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Google Hits Home

A local ad push turns to the buoyant real estate market.



is expanding its foothold in real estate advertising, as it looks to win more business from local companies.

Typing the phrase "homes for sale" on Google will yield a search book asking users for the location of the property they are interested in and whether they want to buy or rent. The listings, which are linked to Google Maps, come from A Google flack couldn't be reached for comment.

The feature, which was noticed by bloggers Wednesday, expands Google's free classified listings service, which already has real estate ads. Google has made no secret of its interest in capturing more offline advertising dollars, particularly in the $100 billion classified market.

"Google is positioning itself as being the place to go to find everything that you need," says John Zappe of the trade publication

Classified Intelligence Report

. Real estate "is obviously a play toward classified that Google has been driving for since last summer."

Investors are on the lookout for any new Google feature that might help the Mountain View, Calif.-based company improve the relevancy of its search results, which are the backbone of its business. Investors remain concerned about Google's growth prospects as they await its first-quarter earnings report on April 20.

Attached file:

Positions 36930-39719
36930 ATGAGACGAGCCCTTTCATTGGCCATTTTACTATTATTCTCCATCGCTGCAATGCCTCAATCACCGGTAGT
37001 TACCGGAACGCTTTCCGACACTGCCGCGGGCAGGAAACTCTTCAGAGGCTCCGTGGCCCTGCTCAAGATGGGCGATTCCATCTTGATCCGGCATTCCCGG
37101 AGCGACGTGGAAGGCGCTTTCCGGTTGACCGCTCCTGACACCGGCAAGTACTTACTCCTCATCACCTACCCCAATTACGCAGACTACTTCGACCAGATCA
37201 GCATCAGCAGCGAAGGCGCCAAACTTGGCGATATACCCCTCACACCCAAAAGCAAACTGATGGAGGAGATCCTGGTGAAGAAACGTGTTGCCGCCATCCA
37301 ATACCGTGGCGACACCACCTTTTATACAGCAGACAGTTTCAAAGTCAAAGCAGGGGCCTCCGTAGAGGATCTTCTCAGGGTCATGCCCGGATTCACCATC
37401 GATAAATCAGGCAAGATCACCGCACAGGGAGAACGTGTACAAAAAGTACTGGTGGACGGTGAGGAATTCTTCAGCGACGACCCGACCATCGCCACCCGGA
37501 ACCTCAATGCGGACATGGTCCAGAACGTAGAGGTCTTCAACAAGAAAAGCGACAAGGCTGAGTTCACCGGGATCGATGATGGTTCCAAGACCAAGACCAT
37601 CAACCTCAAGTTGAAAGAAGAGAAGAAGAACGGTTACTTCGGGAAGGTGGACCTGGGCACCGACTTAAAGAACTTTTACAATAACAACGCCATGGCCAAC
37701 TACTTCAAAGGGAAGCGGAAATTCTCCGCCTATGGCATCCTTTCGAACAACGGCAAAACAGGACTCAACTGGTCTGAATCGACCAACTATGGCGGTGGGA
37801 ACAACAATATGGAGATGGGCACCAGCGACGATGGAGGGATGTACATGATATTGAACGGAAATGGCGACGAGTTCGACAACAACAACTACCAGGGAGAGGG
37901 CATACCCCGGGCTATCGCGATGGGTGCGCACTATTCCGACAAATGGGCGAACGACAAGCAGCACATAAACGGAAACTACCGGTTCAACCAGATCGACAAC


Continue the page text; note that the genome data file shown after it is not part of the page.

The new features are "an interesting incremental thing," says Sasa Zorovich, an analyst with Oppenheimer & Co. who rates Google shares buy with a $550 price target. He adds that he won't be changing his earnings estimates because of them.

Speculation on Wall Street abounds about Google Base. Analysts have speculated that the payment system might pose a competitive threat to



PayPal network, though both companies have downplayed such talk.

The classified advertising market may not be as easy to crack for Google as the search market. For one thing, Google released Google Base into beta testing before many bugs were worked out, and that annoyed some advertisers. Then there are strong incumbents, including

craigslist, which is now more popular with Internet users than ever, attracting about 9 million unique visitors a month, according to comScore Networks.

Google has been adding new features such as a simpler version of its AdWords keyword buying program to attract more local advertisers, which are spending more on search and for keyword advertising.